Despite the dominant narrative of the repression of civil society in China, Civil Society under Authoritarianism: The China Model argues that interactions between local officials and civil society facilitate a learning process, whereby each actor learns about the intentions and work processes of the other.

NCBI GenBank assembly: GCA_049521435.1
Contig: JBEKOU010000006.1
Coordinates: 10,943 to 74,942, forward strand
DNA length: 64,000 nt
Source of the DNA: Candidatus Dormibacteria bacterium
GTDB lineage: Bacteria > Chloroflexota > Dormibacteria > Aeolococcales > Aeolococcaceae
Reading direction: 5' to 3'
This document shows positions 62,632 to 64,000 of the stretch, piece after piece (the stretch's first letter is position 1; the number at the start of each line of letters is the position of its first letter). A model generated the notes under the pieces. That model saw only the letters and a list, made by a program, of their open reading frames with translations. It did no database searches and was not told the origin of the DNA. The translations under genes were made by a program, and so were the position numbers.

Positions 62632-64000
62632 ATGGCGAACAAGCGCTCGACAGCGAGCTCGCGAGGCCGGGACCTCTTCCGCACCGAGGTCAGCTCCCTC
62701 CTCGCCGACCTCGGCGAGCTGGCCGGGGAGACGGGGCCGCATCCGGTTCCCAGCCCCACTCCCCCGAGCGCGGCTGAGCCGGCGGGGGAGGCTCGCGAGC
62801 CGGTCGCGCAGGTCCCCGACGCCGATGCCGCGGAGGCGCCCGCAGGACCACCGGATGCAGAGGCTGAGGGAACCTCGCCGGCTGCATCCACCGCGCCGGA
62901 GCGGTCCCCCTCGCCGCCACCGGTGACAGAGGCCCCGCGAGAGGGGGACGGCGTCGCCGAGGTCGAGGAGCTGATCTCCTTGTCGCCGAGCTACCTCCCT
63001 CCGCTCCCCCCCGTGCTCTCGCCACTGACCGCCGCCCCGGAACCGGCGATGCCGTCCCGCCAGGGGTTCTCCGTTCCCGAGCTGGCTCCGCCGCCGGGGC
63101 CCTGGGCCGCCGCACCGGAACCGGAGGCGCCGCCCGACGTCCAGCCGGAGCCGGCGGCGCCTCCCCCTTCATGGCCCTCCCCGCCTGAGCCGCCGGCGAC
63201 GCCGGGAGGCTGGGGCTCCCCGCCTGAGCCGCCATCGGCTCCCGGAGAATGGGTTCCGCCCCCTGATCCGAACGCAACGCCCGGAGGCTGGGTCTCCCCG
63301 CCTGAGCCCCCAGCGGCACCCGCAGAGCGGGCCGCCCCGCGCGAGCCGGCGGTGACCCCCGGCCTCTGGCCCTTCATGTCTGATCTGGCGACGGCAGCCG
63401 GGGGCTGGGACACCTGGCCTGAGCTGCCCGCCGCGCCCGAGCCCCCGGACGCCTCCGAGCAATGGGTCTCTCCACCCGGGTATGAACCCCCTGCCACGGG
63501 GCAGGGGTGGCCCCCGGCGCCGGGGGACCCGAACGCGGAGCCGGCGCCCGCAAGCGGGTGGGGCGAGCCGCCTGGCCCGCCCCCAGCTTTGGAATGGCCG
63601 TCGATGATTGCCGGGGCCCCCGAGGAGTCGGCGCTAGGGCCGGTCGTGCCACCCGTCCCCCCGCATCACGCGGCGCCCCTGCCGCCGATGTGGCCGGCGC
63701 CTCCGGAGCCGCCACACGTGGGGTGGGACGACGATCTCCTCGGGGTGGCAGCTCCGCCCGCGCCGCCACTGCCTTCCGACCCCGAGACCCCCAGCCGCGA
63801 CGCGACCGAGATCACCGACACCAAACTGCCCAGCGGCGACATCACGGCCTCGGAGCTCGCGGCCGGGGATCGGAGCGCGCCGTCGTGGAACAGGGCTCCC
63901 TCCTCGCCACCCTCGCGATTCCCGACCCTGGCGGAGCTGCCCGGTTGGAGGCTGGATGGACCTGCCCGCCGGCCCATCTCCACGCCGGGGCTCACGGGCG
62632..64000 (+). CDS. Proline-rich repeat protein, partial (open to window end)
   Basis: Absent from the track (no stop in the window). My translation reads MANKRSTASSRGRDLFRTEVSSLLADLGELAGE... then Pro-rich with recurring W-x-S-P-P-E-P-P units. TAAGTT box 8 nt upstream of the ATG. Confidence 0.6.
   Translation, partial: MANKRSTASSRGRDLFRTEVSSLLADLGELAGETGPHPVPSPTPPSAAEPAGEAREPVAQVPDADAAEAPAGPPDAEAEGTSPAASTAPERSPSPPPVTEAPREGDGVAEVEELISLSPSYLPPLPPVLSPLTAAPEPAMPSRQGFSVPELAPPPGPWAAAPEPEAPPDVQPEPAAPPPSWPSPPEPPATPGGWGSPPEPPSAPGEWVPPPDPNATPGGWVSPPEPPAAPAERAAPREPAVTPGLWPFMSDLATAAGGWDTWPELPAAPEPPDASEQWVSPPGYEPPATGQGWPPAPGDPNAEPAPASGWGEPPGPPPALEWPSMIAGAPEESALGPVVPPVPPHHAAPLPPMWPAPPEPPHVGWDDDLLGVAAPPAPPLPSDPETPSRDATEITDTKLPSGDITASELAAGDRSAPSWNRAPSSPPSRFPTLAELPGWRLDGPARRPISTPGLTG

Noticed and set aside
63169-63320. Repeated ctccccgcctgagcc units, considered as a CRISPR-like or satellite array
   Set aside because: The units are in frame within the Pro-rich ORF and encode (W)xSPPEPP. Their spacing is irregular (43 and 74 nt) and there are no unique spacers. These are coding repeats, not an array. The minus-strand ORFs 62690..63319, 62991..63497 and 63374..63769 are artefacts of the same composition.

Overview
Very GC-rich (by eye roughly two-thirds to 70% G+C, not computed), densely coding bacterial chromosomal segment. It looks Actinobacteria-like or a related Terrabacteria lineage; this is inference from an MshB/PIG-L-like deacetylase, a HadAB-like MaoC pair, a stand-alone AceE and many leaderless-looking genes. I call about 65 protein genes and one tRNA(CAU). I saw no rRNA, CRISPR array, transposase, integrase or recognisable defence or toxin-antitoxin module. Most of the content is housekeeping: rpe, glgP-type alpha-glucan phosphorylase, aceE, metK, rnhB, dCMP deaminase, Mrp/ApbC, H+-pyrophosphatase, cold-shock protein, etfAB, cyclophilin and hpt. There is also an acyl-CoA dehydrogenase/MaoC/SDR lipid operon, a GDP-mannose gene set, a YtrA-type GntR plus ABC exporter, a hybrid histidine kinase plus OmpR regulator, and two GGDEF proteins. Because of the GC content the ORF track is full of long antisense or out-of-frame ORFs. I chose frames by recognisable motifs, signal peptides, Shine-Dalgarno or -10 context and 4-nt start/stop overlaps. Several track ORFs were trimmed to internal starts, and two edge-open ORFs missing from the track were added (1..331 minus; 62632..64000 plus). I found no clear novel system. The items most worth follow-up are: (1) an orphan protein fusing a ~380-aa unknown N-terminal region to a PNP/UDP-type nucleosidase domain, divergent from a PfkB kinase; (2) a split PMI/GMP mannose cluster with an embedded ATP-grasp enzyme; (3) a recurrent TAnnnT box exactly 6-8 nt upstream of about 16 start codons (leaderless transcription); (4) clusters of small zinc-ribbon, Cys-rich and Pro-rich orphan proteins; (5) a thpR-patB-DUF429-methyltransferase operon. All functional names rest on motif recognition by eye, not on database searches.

Over the past two decades, often facilitated by foreign donors and problems within the general social framework, these interactions generated a process in which officials learned the benefits and disadvantages of civil society. Civil society supports local officials’ efforts to provide social services and improve public policies, yet it also engages in protest and other activities that challenge social stability and development. This duality motivates local officials in China to construct a ‘social management’ system – known as consultative authoritarianism – to encourage the beneficial aspects and discourage the dangerous ones.
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